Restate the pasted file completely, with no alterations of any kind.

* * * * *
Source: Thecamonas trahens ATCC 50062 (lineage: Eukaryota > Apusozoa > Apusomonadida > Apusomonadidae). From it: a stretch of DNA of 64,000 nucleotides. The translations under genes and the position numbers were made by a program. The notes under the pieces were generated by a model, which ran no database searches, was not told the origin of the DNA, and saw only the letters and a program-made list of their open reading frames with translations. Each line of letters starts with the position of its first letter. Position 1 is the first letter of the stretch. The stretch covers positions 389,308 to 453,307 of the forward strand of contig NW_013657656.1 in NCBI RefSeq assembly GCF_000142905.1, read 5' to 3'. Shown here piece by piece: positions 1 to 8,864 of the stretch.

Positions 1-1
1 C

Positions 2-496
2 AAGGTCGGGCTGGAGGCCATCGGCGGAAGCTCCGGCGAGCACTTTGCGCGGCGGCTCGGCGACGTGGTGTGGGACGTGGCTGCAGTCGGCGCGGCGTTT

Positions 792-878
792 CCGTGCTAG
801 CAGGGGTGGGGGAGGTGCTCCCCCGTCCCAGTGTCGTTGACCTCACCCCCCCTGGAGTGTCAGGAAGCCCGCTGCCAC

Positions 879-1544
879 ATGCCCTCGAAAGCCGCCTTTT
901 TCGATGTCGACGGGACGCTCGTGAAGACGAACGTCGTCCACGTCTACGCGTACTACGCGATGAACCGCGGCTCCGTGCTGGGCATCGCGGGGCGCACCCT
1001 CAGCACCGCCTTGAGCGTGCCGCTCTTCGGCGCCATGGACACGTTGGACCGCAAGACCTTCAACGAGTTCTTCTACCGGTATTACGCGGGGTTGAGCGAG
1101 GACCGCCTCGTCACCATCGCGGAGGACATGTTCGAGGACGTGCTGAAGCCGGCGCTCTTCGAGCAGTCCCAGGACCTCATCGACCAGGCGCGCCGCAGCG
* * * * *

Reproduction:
Source: Thecamonas trahens ATCC 50062 (lineage: Eukaryota > Apusozoa > Apusomonadida > Apusomonadidae). From it: a stretch of DNA of 64,000 nucleotides. The translations under genes and the position numbers were made by a program. The notes under the pieces were generated by a model, which ran no database searches, was not told the origin of the DNA, and saw only the letters and a program-made list of their open reading frames with translations. Each line of letters starts with the position of its first letter. Position 1 is the first letter of the stretch. The stretch covers positions 389,308 to 453,307 of the forward strand of contig NW_013657656.1 in NCBI RefSeq assembly GCF_000142905.1, read 5' to 3'. Shown here piece by piece: positions 1 to 8,864 of the stretch.

Positions 1-1
1 C

Positions 2-496
2 AAGGTCGGGCTGGAGGCCATCGGCGGAAGCTCCGGCGAGCACTTTGCGCGGCGGCTCGGCGACGTGGTGTGGGACGTGGCTGCAGTCGGCGCGGCGTTT

Positions 792-878
792 CCGTGCTAG
801 CAGGGGTGGGGGAGGTGCTCCCCCGTCCCAGTGTCGTTGACCTCACCCCCCCTGGAGTGTCAGGAAGCCCGCTGCCAC

Positions 879-1544
879 ATGCCCTCGAAAGCCGCCTTTT
901 TCGATGTCGACGGGACGCTCGTGAAGACGAACGTCGTCCACGTCTACGCGTACTACGCGATGAACCGCGGCTCCGTGCTGGGCATCGCGGGGCGCACCCT
1001 CAGCACCGCCTTGAGCGTGCCGCTCTTCGGCGCCATGGACACGTTGGACCGCAAGACCTTCAACGAGTTCTTCTACCGGTATTACGCGGGGTTGAGCGAG
1101 GACCGCCTCGTCACCATCGCGGAGGACATGTTCGAGGACGTGCTGAAGCCGGCGCTCTTCGAGCAGTCCCAGGACCTCATCGACCAGGCGCGCCGCAGCG